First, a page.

Ireland
Tel: 00 353 61 207000
Fax: 00 353 61 400966
Jurys Limerick Hotel
Ennis Road
Limerick
Ireland
Tel: 00 353 61 327777
Fax: 00 353 61 326400
Jurys Galway Inn
Quay Street
Galway
Ireland
Tel: 00 353 91 566444
Fax: 00 353 91 568415
Jurys Belfast Inn
Fisherwick Place
Great Victoria Street
Belfast BT2 7AP
Northern Ireland
Tel: 00 44 28 90533500
Fax: 00 44 28 90533511
Jurys Sklyon Hotel
Upper Drumcondra Road
Dublin 9
Tel: 00 353 1 8379121
Fax: 00 353 1 8372778
Jurys Tara Hotel
Merrion Road
Dublin 4
Tel: 00 353 1 2694666
Fax: 00 353 1 2691027
Jurys Inn Custom House
Custom House Quay
Dublin 1
Ireland
Tel: 00 353 1 6075000
Fax: 00 353 1 8290400
Jurys Waterford Hotel
Ferrybank
Waterford
Ireland
Tel: 00 353 51 832111
Fax: 00 353 51 832863
Ryan Hotels
www.ryan-hotels.com
P A G E
1 4
The Gresham
O’Connell Street
Dublin 1
Ireland
Tel: 00 353 1 8746881
Fax: 00 353 1 8787175
Galway Ryan Hotel
Dublin Road
Galway
Ireland
Tel: 00 353 91 753181
Fax: 00 353 91 753187
The Royal Marine Hotel
Marine Road
Dun Laoghaire
Dublin
Ireland
Tel:00 353 1 2801911
Fax: 00 353 1 2801089
Limerick Ryan Hotel
Ennis Road
Limerick
Tel: 00 353 61 453922
Fax: 00 353 61 326333
Killarney Ryan Hotel
Cork Road
Killarney
Kerry
Tel: 00 353 64 31555
Fax: 00 353 64 32438
Fitzpatrick’s Hotel Group
www.fitzpatrickhotels.com
Fitzpatrick Castle Dublin
Killiney
Dublin
Tel: 00 353 1 2840700
Fax: 00 353 1 2850207
Email:
[email protected]
Fitzpatrick Bunratty
Bunratty
Clare
Ireland
Tel: 00 353 61 361177
Fax: 00 353 61 471252
Email:
[email protected]
Irish Hotel Groups – Northern Ireland
Hastings Hotel Group
www.hastingshotels.com/
P A G E
1 5
Slieve Donard Hotel
Downs Road
Newcastle
Co Down BT33 0AH
Northern Ireland
Tel: 0044 28 43723681
Fax: 0044 28 43724830
Stormont Hotel
587 Upper Newtownards Rd
Belfast BT4 3LP
Northern Ireland
Tel: 0044 28 90658621
Fax: 0044 28 90480240
Europa Hotel
Great Victoria Street
Belfast BT2 7AP
Northern Ireland
Tel: 0044 28 90327000
Fax: 0044 28 90327800
Everglades Hotel
Prehen Road
Co Londonderry BT47 2NH
Northern Ireland
Tel: 0044 28 71346722
Fax: 0044 28 71349200
Ballygally Castle Hotel
Coast Road
Ballygally
Co Antrim BT40 2QR
Northern Ireland
Tel: 0044 28 28583212
Fax: 0044 28 28583681
Appendix 2: Reports and Other Publications
•
Proposed New Hotel Accommodation forYear 2000, lists names, addresses,
contact details, opening status and number of rooms of each of the hotels planned,
and is available from Bord Failte/Irish Tourist Board, priced IR£25. Always refer to the
most up to date list.
•
Bord Failte Strategy (this contains target growth in visitors to Ireland)
•
Ireland and Northern Ireland Hotel Industry Survey 1999,
Horwath Bastow Charleton.
•
Hotels Magazine – an Irish publication with news and features on the Irish and
international hotel industry.
Appendix 3: Useful Web Sites
P A G E
1 6
Enterprise Ireland:
www.enterprise-ireland.com
Industrial Development Board
for Northern Ireland:
www.idbni.co.uk
LEDU:
www.ledu-ni.gov.uk
Bord Failte:
www.ireland.travel.ie
Northern Ireland Tourist Board:
www.ni-tourism.com
Irish Hotels Federation:
www.ihf.ie
The Confederation of National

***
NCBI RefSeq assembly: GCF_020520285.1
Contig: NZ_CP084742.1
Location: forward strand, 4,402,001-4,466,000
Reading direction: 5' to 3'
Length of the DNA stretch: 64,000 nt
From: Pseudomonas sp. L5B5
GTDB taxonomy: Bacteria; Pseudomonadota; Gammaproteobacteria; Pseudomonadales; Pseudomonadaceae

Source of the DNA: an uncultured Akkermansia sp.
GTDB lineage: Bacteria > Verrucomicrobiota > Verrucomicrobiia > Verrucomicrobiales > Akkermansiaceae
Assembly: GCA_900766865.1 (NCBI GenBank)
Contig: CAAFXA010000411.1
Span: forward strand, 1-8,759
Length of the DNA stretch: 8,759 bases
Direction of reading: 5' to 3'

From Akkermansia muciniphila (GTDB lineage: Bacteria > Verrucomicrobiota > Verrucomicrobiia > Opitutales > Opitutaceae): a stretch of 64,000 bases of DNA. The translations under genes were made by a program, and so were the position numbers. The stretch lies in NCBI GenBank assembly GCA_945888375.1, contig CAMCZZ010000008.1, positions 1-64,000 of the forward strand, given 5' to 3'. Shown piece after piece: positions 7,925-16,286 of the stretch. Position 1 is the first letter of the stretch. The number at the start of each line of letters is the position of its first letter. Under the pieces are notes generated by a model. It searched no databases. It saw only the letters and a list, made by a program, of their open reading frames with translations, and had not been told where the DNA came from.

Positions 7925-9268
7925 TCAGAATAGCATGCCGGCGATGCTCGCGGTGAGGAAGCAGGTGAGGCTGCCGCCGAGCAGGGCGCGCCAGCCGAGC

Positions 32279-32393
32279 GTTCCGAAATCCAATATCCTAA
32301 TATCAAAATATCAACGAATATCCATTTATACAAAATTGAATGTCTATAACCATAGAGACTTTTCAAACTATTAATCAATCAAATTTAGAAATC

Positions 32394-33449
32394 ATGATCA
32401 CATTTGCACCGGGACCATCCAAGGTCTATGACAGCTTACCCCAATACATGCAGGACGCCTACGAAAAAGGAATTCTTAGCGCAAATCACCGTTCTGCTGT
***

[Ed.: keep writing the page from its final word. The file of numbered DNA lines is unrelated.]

Associations of Hotels, Restaurants,
Cafes and Similar Establishments
in the European Union:
www.hotrec.org
Hotels Magazine:
www.hotelmagazines.com
InterTradeIreland – Trade & Business
Development Body is committed to
enhancing the economies of the island of
Ireland through facilitating cross-border
and all-island programmes in partnership
with key agencies and the business sector
at all levels.
Enterprise Ireland (EI) is the
Government organisation with
responsibility for supporting the
growth of the competitiveness, sales,
exports and employment of local
industry in the Republic of Ireland.
The Industrial Development Board for
Northern Ireland (IDB) is responsible
for stimulating growth within
companies in Northern Ireland and
attracting overseas investment.
InterTradeIreland, Enterprise Ireland, the Industrial
Development Board for Northern Ireland and LEDU would
like to thank all those buyers, distributors and industry
experts who contributed their time and expertise during the
course of this study. It was most appreciated.
Report Series
This market profile is accompanied by a number of similar
reports giving an all Ireland retail perspective on a range of
consumer product areas.
The sectors covered are
1 Domestic Furniture
2 Contract Office Furniture
3 Hotel Furniture
4 Contract Fitted Furniture
5 Housewares and Soft Furnishings
6 Giftware and Jewellery
7 Clothing and Footwear
8 Small Kitchen Appliances (2001 Release)
LEDU, the Small Business Agency for
Northern Ireland, supports local
economic development and promotes
the establishment and expansion of
small local enterprises, primarily in the
manufacturing and tradeable services
sectors, whose employment is
generally less than 50.
An additional document giving an all Ireland analysis of
retail trends entitled ” Ireland, A £20 billion+ Retail Market” is
also part of the series.
Note
This report was researched for InterTradeIreland, Enterprise
Ireland, the Industrial Development Board for Northern
Ireland and LEDU by Quaestus. While every effort has been
made to ensure the accuracy of information provided in this
report, neither Quaestus nor InterTradeIreland, EI/IDB/LEDU
can accept responsibility for possible errors or omissions.
Photography: Courtesy of the Crafts Council of Ireland and
Showcase Ireland Events Ltd.
This project is co-funded by
EU Structural Funds.
The Old Gasworks Business Park
Kilmorey Street
Newry
Co. Down
BT34 2DE
T: 028 3083 4100
From Republic of Ireland use code (048)
F: 028 3083 4155
E: [email protected]
www.intertradeireland.com
Stg£20.00
IR£25.00
`